Russia says Zimbabwe is no more autocratic than the norm in Africa


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Two Russian foreign affairs counsellors told United States embassy officials that they did not see any reason why Russia should avoid contact with Zimbabwe because it was no more autocratic than “the norm in Africa”.

The officials were discussing the recent visit to Moscow by central bank governor Gideon Gono and Transport Minister Chris Mushohwe.

Gono and Mushohwe had gone to Russia to seek investment from the Russians.

Mikhail Gulyakin and Andrey Stolyarov said that during their trip Gono and Mushohwe had met their Russian counterparts central bank head Sergey Ignatiev and Transport Minister Igor Levitin.

Gono and Mushohwe had also met representatives of Ilyushin Finance to discuss the buying of five Ilyushin 96-400 planes but the Russian officials were sceptical about Zimbabwe’s ability to afford the planes.

 

Full cable:

 

Viewing cable 06MOSCOW4374, ZIMBABWEAN TRADE DELEGATION VISITS RUSSIA

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Reference ID

Created

Released

Classification

Origin

06MOSCOW4374

2006-04-24 13:53

2011-08-30 01:44

CONFIDENTIAL

Embassy Moscow

VZCZCXRO2628

RR RUEHMR RUEHPA

DE RUEHMO #4374 1141353

ZNY CCCCC ZZH

R 241353Z APR 06

FM AMEMBASSY MOSCOW

TO RUEHC/SECSTATE WASHDC 4754

INFO RUEHZO/AFRICAN UNION COLLECTIVE

C O N F I D E N T I A L MOSCOW 004374

 

SIPDIS

 

SIPDIS

 

E.O. 12958: DECL: 04/23/2016

TAGS: PREL ETRD ZI RS

SUBJECT: ZIMBABWEAN TRADE DELEGATION VISITS RUSSIA

 

 

Classified By: Political Minister Counselor Kirk Augustine for reasons

1.4 (b, d).

 

1. (C) Poloff met with MFA Africa Department Counselors

Mikhail Gulyakin and Andrey Stolyarov April 21 to discuss the

April 3-13 visit to Moscow and St. Petersburg of Zimbabwean

Reserve Bank Governor Gideon Gono and Transport Minister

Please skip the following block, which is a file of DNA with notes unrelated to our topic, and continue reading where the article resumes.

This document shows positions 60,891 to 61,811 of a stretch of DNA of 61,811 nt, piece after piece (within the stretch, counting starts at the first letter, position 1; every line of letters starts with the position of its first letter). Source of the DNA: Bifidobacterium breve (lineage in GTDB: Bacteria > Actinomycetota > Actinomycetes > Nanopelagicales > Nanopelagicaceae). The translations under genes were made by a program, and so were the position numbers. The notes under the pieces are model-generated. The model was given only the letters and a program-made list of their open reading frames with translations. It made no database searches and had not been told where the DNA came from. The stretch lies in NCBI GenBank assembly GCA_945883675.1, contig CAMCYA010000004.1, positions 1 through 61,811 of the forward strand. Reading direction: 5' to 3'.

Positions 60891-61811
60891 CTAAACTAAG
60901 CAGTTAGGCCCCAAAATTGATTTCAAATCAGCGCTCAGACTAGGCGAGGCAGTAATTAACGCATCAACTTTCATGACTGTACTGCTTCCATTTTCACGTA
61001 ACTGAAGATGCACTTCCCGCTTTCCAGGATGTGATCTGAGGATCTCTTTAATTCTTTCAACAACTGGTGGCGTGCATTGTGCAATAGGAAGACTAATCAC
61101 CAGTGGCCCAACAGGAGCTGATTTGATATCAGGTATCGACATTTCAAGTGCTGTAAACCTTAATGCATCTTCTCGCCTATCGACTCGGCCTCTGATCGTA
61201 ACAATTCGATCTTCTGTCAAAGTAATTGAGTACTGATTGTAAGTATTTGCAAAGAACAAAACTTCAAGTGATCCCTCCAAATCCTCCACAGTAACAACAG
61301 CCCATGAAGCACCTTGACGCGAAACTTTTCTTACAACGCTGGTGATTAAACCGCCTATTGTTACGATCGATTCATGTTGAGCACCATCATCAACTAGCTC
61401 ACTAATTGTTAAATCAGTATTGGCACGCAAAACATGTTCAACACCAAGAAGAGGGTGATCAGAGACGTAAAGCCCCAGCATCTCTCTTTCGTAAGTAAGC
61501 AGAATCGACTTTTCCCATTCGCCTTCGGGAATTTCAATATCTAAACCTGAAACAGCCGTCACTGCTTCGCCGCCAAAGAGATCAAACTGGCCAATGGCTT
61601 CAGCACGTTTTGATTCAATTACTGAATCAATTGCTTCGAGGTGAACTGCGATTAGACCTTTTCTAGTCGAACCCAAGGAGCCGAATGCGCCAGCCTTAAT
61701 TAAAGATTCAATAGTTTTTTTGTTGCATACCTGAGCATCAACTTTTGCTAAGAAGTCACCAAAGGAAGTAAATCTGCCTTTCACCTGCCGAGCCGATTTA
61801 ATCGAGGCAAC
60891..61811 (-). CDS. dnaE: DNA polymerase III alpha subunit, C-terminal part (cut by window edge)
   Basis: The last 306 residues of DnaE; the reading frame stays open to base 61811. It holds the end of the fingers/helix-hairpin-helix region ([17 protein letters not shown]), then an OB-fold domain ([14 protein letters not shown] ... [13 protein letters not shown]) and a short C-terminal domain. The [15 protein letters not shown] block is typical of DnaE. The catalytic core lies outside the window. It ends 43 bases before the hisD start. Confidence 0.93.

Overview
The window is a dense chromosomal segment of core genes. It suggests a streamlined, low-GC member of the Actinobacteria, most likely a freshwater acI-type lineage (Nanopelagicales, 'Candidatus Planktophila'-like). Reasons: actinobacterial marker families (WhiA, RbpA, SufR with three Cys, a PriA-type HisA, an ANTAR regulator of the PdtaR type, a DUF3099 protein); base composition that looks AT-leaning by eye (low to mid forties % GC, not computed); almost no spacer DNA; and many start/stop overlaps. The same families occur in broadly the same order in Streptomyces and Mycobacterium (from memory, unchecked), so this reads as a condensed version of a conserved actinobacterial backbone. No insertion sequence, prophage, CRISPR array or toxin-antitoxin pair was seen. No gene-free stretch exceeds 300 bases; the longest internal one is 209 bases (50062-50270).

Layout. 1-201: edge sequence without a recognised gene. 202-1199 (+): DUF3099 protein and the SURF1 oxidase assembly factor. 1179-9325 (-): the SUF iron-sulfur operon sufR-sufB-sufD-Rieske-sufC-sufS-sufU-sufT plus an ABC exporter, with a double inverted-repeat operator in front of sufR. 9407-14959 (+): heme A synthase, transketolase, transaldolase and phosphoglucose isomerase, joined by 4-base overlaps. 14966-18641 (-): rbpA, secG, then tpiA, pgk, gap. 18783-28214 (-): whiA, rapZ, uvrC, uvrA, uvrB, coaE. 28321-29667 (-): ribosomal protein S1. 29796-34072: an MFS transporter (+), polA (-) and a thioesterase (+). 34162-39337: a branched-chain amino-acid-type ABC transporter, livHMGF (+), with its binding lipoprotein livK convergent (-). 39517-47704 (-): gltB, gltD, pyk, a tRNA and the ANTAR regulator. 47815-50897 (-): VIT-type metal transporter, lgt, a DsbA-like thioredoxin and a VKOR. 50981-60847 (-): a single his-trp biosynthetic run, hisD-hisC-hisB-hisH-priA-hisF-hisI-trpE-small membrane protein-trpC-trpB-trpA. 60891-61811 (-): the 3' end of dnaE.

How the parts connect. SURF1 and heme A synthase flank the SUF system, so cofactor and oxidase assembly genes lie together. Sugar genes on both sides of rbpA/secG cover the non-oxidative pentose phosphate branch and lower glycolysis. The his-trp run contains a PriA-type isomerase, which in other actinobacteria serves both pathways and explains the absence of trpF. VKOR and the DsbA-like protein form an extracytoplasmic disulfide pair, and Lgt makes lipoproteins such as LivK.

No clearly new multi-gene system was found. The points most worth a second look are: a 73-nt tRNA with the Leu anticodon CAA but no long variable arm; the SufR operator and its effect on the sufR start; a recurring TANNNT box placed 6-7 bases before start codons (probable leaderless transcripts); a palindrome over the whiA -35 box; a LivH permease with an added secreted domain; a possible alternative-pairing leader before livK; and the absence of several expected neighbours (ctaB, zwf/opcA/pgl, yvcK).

Chris Mushohwe to promote Russian investment in Zimbabwe.

Gulyakin and Stolyarov characterized the visit as “mostly for

show” and said that few concrete results were achieved. They

said that the impetus for the trade delegation came

completely from the Zimbabwean side. After failing to secure

IMF loans last month, Governor Gono is coping with Zimbabwe’s

deep economic crisis by seeking investment from other

sources. Gulyakin and Stolyarov said that Russia’s USD 20

million in trade with Zimbabwe was unlikely to grow to rival

that of Zimbabwe’s largest trading partner, China. Queried

about GOR policy toward Zimbabwean officials, they saw no

reason why Russia would avoid contact with a government that

was no more autocratic than “the norm in Africa.”

 

2. (C) While in Moscow, Governor Gono and Minister Mushohwe

met with their respective counterparts in the Russian

government, Central Bank Head Sergey Ignatiev and Transport

Minister Igor Levitin. Gulyakin and Stolyarov said Gono did

not raise the possibility of loans from Russia in his meeting

with Ignatiev since he knew that the GOR would not likely

find Zimbabwe creditworthy. Gono also met with Chamber of

Commerce and Industry Vice-President Georgiy Petrov.

Gulyakin and Stolyarov said that in each case the parties

signed memoranda of understanding that were of little

significance.

 

3. (C) Gono also met with representatives of the company

Tyazhpromeksport, a large industrial equipment exporter that

in the past has helped several African governments develop

industrial projects. Gulyakin and Stolyarov said

representatives of the company would pay a reciprocal visit

to Zimbabwe next month, but no concrete plans had formed.

Gono and Mushohwe met with representatives of Ilyushin

Finance to discuss buying five Ilyushin 96-400 planes.

Gulyakin and Stolyarov were skeptical of the GOZ’s ability to

afford the planes.

 

4. (C) COMMENT: Moscow’s interest in the trade delegation

was directly proportional to the dubious benefits of

investment in Zimbabwe. The GOZ’s courting of Russia

presumably reflects a perception that Russia remains a

willing partner to governments on unfavorable terms with the

West.

BURNS

(22 VIEWS)

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Charles Rukuni
The Insider is a political and business bulletin about Zimbabwe, edited by Charles Rukuni. Founded in 1990, it was a printed 12-page subscription only newsletter until 2003 when Zimbabwe's hyper-inflation made it impossible to continue printing.

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